Originally I was aiming towards directly saving the data in a PC file. But your suggestion of saving the data on s SD card looks very promising. I will definitely look at Bill Greiman's work.

    hrh1818

  4. #4
    Senior Member Constantin's Avatar
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    No worries and hope it helps.

    I was using the Teensy 3 for power measurements but later switched to a dedicated analog front end. It ended up being less expensive to implement a true 16-bit measurement of power using that chip than to accommodate the maybe-13bit, unipolar, and one-channel-at-a-time ADC of the Teensy 3.0...

    That's not to say that the ADC in the Teensy 3.0 is junk. Far from it! But for my purposes there was a better alternative. If you need specialized sampling at high speed, do take the time to read and understand the ADC chapter in the Teensy MCU manual. There is a lot of good information in there and it'll give you a sense of what the ADC can and can't do, depending on your operating conditions.

  5. #5
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    Quote Originally Posted by hrh1818 View Post
    Thank you for your reply.

    The main application is to sample analog channels at approximately 25,000 samples per second and save the data for analysis by Labview. From what I seen so far the gain obtained by using the fast communication speed of Teensy 3.0 will get us to our goal without needing to use many of the data acquisition optimization techniques you mentioned.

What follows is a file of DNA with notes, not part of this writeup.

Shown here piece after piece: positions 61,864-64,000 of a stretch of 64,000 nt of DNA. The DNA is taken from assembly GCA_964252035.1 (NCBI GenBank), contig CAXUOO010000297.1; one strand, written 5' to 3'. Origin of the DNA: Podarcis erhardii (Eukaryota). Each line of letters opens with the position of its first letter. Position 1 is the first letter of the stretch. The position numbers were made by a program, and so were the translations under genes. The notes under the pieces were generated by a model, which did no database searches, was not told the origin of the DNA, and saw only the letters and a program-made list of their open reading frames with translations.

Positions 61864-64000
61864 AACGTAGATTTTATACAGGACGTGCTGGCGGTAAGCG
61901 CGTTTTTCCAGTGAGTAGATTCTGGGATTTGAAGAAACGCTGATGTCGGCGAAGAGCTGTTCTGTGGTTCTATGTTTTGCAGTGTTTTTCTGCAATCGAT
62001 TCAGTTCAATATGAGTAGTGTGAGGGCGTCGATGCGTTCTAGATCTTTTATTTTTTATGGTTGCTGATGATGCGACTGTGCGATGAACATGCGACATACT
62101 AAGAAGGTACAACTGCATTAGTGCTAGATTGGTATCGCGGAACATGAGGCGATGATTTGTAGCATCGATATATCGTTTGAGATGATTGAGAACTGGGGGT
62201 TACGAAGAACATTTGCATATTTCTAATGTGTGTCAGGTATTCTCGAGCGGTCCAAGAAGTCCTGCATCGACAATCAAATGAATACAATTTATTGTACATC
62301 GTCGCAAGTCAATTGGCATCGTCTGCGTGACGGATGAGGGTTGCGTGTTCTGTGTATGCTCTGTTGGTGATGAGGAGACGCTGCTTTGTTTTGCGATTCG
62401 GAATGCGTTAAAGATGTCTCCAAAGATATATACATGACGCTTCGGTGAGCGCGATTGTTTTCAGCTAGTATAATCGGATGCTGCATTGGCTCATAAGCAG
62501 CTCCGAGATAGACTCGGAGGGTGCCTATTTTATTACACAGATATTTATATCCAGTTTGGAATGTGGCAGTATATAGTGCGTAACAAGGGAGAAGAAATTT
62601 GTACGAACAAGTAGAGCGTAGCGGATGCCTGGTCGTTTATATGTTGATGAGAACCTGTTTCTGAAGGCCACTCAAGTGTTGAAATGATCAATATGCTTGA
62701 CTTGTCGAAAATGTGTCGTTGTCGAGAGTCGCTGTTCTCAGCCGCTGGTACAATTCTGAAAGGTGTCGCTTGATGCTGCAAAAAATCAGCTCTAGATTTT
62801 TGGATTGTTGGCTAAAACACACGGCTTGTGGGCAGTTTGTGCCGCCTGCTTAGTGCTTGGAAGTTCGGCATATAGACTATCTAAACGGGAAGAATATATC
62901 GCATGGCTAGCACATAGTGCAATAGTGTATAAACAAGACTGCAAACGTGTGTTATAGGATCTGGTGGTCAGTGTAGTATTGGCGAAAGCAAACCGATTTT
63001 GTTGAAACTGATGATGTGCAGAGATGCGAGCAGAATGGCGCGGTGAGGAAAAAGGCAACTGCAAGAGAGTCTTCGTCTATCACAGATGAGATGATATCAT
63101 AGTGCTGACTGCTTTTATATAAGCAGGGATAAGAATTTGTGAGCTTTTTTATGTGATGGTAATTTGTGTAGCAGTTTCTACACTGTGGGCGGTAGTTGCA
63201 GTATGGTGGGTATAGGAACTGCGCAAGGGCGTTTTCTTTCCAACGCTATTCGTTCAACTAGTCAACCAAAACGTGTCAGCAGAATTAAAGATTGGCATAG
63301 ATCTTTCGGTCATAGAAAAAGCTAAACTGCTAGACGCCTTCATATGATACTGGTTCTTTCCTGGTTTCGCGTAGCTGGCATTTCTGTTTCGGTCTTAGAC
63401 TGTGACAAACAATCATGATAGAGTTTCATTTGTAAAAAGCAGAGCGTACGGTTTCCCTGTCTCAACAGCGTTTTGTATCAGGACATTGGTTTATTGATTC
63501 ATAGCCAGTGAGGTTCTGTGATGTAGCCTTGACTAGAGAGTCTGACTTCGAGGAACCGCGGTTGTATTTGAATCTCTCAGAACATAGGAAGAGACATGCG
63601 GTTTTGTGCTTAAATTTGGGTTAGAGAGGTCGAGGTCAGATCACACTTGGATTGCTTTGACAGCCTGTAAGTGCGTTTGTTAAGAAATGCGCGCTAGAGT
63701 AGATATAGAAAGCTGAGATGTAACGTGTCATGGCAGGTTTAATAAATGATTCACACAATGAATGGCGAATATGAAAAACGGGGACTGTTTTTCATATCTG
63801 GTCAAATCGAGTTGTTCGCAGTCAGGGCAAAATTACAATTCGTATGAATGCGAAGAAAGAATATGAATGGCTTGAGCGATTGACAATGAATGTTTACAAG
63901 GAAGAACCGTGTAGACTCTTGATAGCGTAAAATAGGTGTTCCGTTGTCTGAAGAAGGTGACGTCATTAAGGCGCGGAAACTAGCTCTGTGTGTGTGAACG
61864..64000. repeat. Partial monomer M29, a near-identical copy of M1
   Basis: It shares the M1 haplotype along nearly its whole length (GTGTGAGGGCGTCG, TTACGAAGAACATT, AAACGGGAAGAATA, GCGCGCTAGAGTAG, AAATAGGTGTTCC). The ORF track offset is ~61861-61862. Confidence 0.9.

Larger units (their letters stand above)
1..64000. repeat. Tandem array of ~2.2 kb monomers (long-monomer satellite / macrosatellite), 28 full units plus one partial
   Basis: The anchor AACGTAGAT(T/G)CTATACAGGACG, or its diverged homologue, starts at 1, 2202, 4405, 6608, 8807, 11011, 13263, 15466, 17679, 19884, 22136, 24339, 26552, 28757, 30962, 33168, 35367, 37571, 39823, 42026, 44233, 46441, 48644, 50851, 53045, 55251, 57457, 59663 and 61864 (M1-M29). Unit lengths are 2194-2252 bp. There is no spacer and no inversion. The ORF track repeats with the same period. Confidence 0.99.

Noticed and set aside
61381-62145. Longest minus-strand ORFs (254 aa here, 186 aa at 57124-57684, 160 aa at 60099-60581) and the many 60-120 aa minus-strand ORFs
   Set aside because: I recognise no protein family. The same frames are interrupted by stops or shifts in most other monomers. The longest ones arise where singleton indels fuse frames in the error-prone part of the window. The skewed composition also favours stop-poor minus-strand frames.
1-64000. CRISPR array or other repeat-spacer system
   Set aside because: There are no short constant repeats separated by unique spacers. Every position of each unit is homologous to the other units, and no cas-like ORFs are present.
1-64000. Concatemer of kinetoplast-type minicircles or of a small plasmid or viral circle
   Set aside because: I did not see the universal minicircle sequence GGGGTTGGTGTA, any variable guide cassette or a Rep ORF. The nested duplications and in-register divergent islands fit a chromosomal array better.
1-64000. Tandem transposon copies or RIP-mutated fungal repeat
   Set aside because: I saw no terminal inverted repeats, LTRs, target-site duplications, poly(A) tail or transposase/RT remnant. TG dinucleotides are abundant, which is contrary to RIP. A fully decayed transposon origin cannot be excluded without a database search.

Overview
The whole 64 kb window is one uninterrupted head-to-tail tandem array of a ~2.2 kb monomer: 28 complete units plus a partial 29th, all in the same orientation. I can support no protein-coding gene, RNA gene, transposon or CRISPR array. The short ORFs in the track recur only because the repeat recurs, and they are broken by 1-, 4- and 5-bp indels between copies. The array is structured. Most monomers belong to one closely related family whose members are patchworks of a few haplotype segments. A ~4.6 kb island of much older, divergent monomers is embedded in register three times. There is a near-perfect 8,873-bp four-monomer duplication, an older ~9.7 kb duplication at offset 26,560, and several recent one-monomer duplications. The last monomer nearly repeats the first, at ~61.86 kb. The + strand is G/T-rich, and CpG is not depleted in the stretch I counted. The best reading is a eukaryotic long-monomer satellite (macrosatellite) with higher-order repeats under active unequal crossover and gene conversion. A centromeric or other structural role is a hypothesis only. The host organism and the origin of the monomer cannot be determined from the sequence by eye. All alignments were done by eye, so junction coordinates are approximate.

Originally I was aiming towards directly saving the data in a PC file. But your suggestion of saving the data on s SD card looks very promising. I will definitely look at Bill Greiman's work.

    hrh1818
    Hi hrh 1818,

    I'am digging out this old thread as I'am doing more or less the same thing than you.
    Did you finally get further with fast analog logging with teensy 3 and an SD card?

    I did a few try, using SDfatlib of course, and didn't get anything better that around 300 hz before dropping samples.
    I'am interested in knowing if you get better results.

    thanks in advance !

    antoine

  6. #6
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    high speed recording with SDFAT

    According to this post http://forum.arduino.cc/index.php?topic=128335.0 by the author of the SDFAT library, Teensy 3 is capable of writing 1776 kByte/sec to a fast SD card. Seems like that ought to handle more than 300 samples per second. You do need to have a fully blank formatted SD card for best results, and note the peak latency was 65 msec so there are some implications on buffering.

    Code:
    File size 5MB
    Buffer size 4096 bytes
    Starting write test.  Please wait up to a minute
    Write 1776.44 KB/sec
    Maximum latency: 65790 usec, Minimum Latency: 2146 usec, Avg Latency: 2300 usec

  7. #7
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    Thanks JBeale,

    I'am indeed using the optimized SDfat lib wich is mentionned in the artduino forum thread.
    I guess the bottleneck is in my code, and I was interested to know the max sampling rate others can achieve.